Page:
Central bank

central bankscentral bankingcentral banking systemreserve bankbank of issuemonetary authorityCentralcentral bankersIssuing authoritybase rate
A central bank, reserve bank, or monetary authority is an institution that manages the currency, money supply, and interest rates of a state or formal monetary union, and oversees their commercial banking system.wikipedia
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Money supply

supply of moneyM2M1
A central bank, reserve bank, or monetary authority is an institution that manages the currency, money supply, and interest rates of a state or formal monetary union,
Money supply data is recorded and published, usually by the government or the central bank of the country.

Gold reserve

gold reservesofficial gold reservesgold
A gold reserve was the gold held by a national central bank, intended mainly as a guarantee to redeem promises to pay depositors, note holders (e.g. paper money), or trading peers, during the eras of the gold standard, and also as a store of value, or to support the value of the national currency.

Lender of last resort

Emergency Liquidity Assistancelenders-of-last-resortlenders of last resort
A central bank also acts as a lender of last resort to the banking sector during times of financial crisis.
Since the beginning of the 20th century, most central banks have been providers of lender of last resort facilities, and their functions usually also include ensuring liquidity in the financial market in general.

Interest rate

interest ratesdiscount rateinterest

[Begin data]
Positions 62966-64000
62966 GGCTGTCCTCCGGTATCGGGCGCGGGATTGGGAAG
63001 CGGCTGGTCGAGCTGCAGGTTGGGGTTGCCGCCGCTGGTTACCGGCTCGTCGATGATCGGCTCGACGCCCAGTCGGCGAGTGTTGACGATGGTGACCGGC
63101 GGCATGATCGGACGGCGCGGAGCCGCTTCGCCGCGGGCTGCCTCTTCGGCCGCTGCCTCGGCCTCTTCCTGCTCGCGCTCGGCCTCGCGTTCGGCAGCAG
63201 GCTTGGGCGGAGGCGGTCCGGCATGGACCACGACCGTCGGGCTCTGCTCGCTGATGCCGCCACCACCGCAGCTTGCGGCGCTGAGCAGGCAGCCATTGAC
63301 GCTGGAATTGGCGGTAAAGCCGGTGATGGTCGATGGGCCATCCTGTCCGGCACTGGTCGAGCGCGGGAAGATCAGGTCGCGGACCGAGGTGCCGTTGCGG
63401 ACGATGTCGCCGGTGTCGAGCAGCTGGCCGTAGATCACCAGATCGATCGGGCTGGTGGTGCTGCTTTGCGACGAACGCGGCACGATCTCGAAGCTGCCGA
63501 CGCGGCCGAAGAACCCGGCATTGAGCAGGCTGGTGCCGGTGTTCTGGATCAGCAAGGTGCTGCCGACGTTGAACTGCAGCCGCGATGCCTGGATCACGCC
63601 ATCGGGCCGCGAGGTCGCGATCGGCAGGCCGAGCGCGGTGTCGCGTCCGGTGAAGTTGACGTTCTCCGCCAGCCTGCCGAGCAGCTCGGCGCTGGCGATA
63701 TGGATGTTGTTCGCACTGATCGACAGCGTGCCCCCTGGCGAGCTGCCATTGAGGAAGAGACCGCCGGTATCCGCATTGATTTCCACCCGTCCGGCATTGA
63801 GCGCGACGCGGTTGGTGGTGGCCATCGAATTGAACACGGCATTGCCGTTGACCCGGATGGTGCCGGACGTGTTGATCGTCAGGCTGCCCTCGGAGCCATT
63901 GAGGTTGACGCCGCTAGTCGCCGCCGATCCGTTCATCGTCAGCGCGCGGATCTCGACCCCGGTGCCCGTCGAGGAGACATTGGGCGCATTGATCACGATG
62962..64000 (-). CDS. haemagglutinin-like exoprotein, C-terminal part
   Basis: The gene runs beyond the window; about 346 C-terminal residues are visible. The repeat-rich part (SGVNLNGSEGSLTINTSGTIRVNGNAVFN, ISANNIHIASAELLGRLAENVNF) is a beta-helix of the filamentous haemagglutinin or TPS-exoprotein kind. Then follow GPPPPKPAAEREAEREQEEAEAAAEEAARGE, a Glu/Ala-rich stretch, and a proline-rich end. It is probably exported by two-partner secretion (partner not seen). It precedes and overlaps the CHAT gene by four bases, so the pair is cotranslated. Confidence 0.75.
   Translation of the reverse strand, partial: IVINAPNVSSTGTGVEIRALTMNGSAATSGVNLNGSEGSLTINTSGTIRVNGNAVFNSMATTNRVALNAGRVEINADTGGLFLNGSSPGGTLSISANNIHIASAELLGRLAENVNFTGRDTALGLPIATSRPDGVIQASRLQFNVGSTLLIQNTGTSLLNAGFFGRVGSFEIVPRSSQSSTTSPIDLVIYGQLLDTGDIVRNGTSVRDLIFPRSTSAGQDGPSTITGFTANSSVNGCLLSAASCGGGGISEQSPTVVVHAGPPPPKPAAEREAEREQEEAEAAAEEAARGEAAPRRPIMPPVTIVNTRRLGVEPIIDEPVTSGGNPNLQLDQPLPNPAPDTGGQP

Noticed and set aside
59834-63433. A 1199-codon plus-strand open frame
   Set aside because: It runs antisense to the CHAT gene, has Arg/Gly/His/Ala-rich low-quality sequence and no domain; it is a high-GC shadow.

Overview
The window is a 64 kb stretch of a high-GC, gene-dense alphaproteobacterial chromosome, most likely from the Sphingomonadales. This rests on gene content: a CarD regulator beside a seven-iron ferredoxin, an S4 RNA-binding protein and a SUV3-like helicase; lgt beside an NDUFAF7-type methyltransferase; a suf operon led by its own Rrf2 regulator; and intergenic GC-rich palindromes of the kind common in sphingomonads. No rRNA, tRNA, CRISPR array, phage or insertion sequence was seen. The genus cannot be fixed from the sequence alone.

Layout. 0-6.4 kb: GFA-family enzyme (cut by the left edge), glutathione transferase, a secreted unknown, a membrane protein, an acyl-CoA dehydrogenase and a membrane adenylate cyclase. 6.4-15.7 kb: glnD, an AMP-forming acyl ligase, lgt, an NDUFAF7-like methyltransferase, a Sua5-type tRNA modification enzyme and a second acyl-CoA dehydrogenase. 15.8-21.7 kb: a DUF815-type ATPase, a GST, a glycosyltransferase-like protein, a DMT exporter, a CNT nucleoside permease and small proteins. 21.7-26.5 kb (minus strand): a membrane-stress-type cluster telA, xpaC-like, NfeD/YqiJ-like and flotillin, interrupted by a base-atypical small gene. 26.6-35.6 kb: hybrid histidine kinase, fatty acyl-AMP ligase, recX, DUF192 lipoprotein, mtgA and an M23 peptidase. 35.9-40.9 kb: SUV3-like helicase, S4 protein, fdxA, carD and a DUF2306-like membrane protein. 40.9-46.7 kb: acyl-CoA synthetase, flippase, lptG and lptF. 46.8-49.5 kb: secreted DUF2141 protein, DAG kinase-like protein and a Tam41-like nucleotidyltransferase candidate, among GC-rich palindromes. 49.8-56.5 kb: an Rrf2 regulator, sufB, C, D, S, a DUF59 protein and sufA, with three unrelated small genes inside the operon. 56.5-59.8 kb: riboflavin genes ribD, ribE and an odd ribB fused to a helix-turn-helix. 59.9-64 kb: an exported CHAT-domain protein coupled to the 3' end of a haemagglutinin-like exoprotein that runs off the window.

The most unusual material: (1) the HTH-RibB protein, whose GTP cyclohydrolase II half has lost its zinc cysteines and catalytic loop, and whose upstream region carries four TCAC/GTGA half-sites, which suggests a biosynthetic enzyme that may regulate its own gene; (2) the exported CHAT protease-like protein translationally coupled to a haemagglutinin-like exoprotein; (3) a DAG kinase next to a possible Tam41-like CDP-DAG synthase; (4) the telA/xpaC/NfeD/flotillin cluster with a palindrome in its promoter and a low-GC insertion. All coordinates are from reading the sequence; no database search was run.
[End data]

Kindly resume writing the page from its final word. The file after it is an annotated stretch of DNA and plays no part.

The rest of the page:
A central bank, reserve bank, or monetary authority is an institution that manages the currency, money supply, and interest rates of a state or formal monetary union,
The central banks of countries generally tend to reduce interest rates when they wish to increase investment and consumption in the country's economy.

European Central Bank

ECBThe European Central Bankmonetary policy
The European Central Bank remits its interest income to the central banks of the member countries of the European Union. The European Central Bank and The Bank of Japan whose economies are in or close to deflation, continue quantitative easing – buying securities to encourage more lending.
The European Central Bank (ECB) is the central bank for the euro and administers monetary policy within the Eurozone, which comprises 19 member states of the European Union and is one of the largest monetary areas in the world.

Inflation

inflation rateprice inflationfood inflation
Inflation is defined either as the devaluation of a currency or equivalently the rise of prices relative to a currency.
Generally, these monetary authorities are the central banks that control monetary policy through the setting of interest rates, through open market operations, and through the setting of banking reserve requirements.